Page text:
those irresponsible pet owners who haven’t fixed his/her pets, you are a big part of the problem of pet over-population. Those of us who take care of our pets are tired of your ignorant, inhuman and selfish behavior. Why doesn’t the Health Department enforce the hairnets and gloves to be worn by food preparers? These people in fast-food restaurants are scratching themselves all over their bodies, then handling your hamburgers and buns, lettuce and tomatoes. Somebody needs address this issue. Instead of complaining about Austin Rhodes so much, why don’t you do what I do and turn the ignorant, right-wing *%&!*#! off! As a registered nurse, I want to report two serious safety problems at the new Columbia County courthouse. The front steps were designed for a woman’s foot size 7 1/2 or smaller. Make sure you use the ramp to ensure you don’t fall off the two narrow steps. Second, the bathrooms are located in a hallway with a closed door. I understand there is a camera in the hallway, but if someone was hurt in the bathroom, they could not be heard. The bathrooms should have been built to open to main area so voices could be heard. These two serious safety problems should be addressed. That poor little girl in last week’s cover story was damaged for life, and yet the doctor continues to practice medicine. Consumers cannot trust their health care anymore. The situation is getting worse and heading for disaster. I bet a large percent of people polled would indicate that they don’t trust the healthcare system in this country. - Call our Whine Line at 510-2051 and leave your comments. We won’t use your name. Fax your whines by dialing (706) 733-6663 or email your whines to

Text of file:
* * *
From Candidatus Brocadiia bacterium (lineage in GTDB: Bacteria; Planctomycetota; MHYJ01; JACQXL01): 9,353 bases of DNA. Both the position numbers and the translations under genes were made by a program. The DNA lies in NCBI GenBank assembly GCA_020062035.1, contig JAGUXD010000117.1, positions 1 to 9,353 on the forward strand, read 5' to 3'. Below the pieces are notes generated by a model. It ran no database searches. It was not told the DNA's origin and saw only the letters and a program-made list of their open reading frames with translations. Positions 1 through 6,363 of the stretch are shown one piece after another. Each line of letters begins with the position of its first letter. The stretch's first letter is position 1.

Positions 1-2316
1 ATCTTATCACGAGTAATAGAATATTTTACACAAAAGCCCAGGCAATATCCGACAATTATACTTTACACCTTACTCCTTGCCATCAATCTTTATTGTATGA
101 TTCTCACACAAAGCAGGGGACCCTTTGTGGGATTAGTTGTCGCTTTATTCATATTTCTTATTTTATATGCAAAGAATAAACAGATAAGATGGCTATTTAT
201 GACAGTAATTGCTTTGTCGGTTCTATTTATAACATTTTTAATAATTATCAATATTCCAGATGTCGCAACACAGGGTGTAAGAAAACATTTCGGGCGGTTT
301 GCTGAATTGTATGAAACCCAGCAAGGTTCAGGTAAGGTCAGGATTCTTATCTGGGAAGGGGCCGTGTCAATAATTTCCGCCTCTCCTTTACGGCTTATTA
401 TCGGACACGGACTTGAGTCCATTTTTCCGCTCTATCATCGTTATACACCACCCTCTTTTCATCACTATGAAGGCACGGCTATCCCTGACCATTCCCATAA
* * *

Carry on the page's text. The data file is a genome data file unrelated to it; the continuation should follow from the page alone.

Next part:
Award-Winning Actor Tom Key Presents “C.S. Lewis on Stage” Thursday, March 13, 7PM Tom Key’s dramatic monologue highlights scenes from C.S. Lewis’ life. C.S. Lewis On Stage has been presented at the Kennedy Center, Oxford, Harvard and Yale Universities, and across the United States and Canada.